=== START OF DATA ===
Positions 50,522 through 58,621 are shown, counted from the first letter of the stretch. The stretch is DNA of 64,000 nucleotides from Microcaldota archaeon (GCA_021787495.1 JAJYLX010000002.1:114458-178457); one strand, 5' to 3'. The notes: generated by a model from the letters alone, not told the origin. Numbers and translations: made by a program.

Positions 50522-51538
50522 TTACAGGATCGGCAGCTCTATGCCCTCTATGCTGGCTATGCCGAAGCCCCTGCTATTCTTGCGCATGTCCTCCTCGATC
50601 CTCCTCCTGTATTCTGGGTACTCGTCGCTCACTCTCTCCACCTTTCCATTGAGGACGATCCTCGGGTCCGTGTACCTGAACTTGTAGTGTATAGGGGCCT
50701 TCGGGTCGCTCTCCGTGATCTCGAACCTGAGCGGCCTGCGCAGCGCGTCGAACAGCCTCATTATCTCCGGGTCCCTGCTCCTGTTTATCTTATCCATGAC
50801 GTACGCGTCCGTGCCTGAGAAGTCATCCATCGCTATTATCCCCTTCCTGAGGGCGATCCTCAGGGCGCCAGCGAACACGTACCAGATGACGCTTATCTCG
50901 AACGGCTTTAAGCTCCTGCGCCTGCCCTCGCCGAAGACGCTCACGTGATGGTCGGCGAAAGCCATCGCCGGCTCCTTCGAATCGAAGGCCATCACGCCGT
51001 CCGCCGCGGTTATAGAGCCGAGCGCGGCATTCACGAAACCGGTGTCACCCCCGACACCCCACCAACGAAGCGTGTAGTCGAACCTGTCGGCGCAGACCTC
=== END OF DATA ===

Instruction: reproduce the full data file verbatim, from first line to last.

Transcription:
Positions 50,522 through 58,621 are shown, counted from the first letter of the stretch. The stretch is DNA of 64,000 nucleotides from Microcaldota archaeon (GCA_021787495.1 JAJYLX010000002.1:114458-178457); one strand, 5' to 3'. The notes: generated by a model from the letters alone, not told the origin. Numbers and translations: made by a program.

Positions 50522-51538
50522 TTACAGGATCGGCAGCTCTATGCCCTCTATGCTGGCTATGCCGAAGCCCCTGCTATTCTTGCGCATGTCCTCCTCGATC
50601 CTCCTCCTGTATTCTGGGTACTCGTCGCTCACTCTCTCCACCTTTCCATTGAGGACGATCCTCGGGTCCGTGTACCTGAACTTGTAGTGTATAGGGGCCT
50701 TCGGGTCGCTCTCCGTGATCTCGAACCTGAGCGGCCTGCGCAGCGCGTCGAACAGCCTCATTATCTCCGGGTCCCTGCTCCTGTTTATCTTATCCATGAC
50801 GTACGCGTCCGTGCCTGAGAAGTCATCCATCGCTATTATCCCCTTCCTGAGGGCGATCCTCAGGGCGCCAGCGAACACGTACCAGATGACGCTTATCTCG
50901 AACGGCTTTAAGCTCCTGCGCCTGCCCTCGCCGAAGACGCTCACGTGATGGTCGGCGAAAGCCATCGCCGGCTCCTTCGAATCGAAGGCCATCACGCCGT
51001 CCGCCGCGGTTATAGAGCCGAGCGCGGCATTCACGAAACCGGTGTCACCCCCGACACCCCACCAACGAAGCGTGTAGTCGAACCTGTCGGCGCAGACCTC